5. lynsquilts@comcast.net says:

    We are Grandparents of 6 year old Grandson who was diagnosed just 6 months ago during His first week of Kindergarten. We can relate to all of the above comments. This is definitely a “new norm” for all of us, especially our little Guy. We did our first JDRF Walk last week. We pray and feel confident that a cure is in the near future. We love Him more than words can say and will keep all of you in our thoughts and prayers!

    • Shelley says:

      we were diagnosed just before our son turned 6, a week before he started kindergarten! I know exactly where you are right now! At that age the first six months are the worst! Five years later he’s a pro, he has never looked back and never missed a single thing he’s wanted to do. Sending prayers and good karma your way. The worst is behind you!

  6. Emily McClelland says:

    Thank you for writing this. It is very encouraging. My son was diagnosed at 10 months old. He is now six and is a big NASCAR fan. Thank you for all you do in helping to raise awareness and support to help find a cure for diabetes.

  7. Allison Moats says:

    I love someone with diabetes. My nephew was diagnosed at 9. Everything changed in a heartbeat. Meal planning, finger sticks, and a million other things. I felt like the world had stopped turning. I went to the hospital and was feeling so sorry for him and for myself. Then I saw a tiny girl (maybe 3 years old) learning to walk with a cane because she was battling leukemia for the second time. That brought me out of my depression. Diabetes is horrible but can be managed. I learned to cook differently, to shop differently, and what to do when an extreme low occurs. I learned how strong a 9 year old boy could be. He amazes still today at the age of 17. He met Ryan in Bristol and what a blessing that was. Your son is doing great things for the diabetic community. God bless him and God bless everyone that loves someone with diabetes!

  8. Dustin Rogers says:

    My 1 year old daughter was diagnosed @ 9 months old. Your son Ryan will be an inspiration to her as she grows up with T1D. She will know that there is nothing she can”t do. Thank you and God bless Ryan and your family for all you do for the T1D community.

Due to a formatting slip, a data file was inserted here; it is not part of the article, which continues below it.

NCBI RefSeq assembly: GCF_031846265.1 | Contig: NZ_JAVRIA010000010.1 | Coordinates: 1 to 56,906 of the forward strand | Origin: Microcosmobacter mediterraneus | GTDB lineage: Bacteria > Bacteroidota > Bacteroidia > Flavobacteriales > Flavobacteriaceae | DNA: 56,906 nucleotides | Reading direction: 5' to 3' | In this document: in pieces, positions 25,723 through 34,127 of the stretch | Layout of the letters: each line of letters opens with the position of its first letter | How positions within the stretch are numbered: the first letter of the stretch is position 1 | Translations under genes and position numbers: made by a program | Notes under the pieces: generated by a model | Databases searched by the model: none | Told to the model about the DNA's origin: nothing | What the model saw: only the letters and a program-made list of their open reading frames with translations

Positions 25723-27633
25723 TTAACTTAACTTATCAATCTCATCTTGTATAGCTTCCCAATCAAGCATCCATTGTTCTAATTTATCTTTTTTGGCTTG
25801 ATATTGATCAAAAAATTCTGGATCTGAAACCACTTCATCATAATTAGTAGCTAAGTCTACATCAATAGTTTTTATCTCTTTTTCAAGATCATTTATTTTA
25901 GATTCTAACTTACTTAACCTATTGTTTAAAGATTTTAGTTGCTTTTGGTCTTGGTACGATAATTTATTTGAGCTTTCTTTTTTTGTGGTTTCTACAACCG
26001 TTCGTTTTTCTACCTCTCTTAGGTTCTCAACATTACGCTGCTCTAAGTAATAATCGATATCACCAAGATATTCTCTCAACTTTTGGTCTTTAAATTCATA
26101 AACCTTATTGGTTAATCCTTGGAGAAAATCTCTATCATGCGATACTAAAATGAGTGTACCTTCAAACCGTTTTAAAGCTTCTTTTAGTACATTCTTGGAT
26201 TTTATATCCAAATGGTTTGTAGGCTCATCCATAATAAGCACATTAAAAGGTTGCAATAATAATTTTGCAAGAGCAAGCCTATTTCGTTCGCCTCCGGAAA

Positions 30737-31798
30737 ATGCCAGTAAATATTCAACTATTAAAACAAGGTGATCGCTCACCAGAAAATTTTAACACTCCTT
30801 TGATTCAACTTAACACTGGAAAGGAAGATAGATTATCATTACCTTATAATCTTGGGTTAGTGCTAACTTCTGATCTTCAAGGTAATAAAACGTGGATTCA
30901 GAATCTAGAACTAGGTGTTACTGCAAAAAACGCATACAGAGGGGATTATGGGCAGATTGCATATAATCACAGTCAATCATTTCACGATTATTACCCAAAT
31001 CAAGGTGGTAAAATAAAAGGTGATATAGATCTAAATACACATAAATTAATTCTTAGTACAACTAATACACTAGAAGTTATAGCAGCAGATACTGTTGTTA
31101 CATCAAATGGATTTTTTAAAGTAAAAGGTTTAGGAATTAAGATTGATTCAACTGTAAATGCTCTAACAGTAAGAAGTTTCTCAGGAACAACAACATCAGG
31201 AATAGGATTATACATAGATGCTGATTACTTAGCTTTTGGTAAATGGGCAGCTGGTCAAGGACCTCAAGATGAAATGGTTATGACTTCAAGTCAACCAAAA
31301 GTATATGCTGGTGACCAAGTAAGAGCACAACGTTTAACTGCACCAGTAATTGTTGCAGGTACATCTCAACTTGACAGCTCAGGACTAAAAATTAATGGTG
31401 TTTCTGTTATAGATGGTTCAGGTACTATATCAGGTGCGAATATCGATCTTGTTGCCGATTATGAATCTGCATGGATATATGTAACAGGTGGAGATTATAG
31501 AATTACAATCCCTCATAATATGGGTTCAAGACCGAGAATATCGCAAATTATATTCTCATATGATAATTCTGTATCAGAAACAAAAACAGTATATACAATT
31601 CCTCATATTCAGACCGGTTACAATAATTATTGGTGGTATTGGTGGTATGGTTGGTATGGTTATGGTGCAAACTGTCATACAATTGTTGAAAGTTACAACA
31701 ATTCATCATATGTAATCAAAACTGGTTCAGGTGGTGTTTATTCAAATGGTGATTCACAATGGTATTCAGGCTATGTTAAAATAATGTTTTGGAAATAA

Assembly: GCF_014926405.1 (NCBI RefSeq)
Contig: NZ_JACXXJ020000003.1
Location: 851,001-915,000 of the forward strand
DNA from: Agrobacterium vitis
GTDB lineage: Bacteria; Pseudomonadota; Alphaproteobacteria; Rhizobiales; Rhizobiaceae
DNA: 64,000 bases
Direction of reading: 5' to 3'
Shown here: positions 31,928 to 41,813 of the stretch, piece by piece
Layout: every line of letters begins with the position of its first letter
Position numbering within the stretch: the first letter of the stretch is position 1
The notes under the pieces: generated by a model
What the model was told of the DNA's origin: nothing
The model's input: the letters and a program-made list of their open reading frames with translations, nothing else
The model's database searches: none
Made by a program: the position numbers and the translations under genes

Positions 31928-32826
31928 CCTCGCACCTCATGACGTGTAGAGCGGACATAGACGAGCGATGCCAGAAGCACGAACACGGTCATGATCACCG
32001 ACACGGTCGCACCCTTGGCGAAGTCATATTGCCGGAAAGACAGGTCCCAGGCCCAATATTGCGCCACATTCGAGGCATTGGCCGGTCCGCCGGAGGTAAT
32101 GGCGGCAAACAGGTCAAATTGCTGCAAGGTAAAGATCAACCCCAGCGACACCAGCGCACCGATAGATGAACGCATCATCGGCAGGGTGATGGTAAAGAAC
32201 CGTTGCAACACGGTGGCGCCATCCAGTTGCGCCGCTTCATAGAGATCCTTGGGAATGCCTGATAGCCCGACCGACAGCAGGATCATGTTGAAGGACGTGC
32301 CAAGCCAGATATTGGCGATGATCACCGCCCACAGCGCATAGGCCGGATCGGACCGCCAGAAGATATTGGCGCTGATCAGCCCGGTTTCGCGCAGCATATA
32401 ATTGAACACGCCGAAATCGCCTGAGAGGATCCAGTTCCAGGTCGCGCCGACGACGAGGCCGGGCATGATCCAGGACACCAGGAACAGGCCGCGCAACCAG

9. Maggie Hackler says:

    My daughter was diagnosed at age 12 in 2007. She will be 20 soon, and is doing well on a pump but always a struggle to try and get her A1C at 7 or lower. It changed our lives forever, and most friends, family and acquaintances never fully understand what you are going through every single day when you love someone with Type 1 diabetes.

  10. Jennifer Marchetti says:

    I love someone with diabetes, my 2 yr old daughter. She was diagnosed April 12, 2015. We will never forget that day…the day our lives were changed forever! I never knew about T1D until that day. I now have such a respect for ALL of those dealing with this disease. It’s an everyday, every hour, every minute disease. It’s articles and comments like these that help me feel not so alone in dealing with this battle!!

  11. Michelle Thomas says:

    I loved reading your comment. I also love someone with Diabetes, my son Joshua. He was diagnosed in 2007 at the age of 13, our lives changed forever. We celebrate his life everyday, cause the next day could not be as good as the day before. I love everything about my sweet child, from helping him with shots, counting carbs and even down to the sleepless nights. We will fight until there is a cure!

  12. bunni doyle says:

    My granddaughter was diagnosed 2 1/2 years ago when she was 3 1/2. I know all the work that goes into managing diabetes. I saw Ryan’s story in the Diabetes magazine. I am so impressed with how he has choosen to decomes a spokesman for diabetes.he is a great insperation. Every week I pull up the NASCAR stars to see how he is doing. Safe racing.

Leave a Reply

Your email address will not be published. Required fields are marked *


*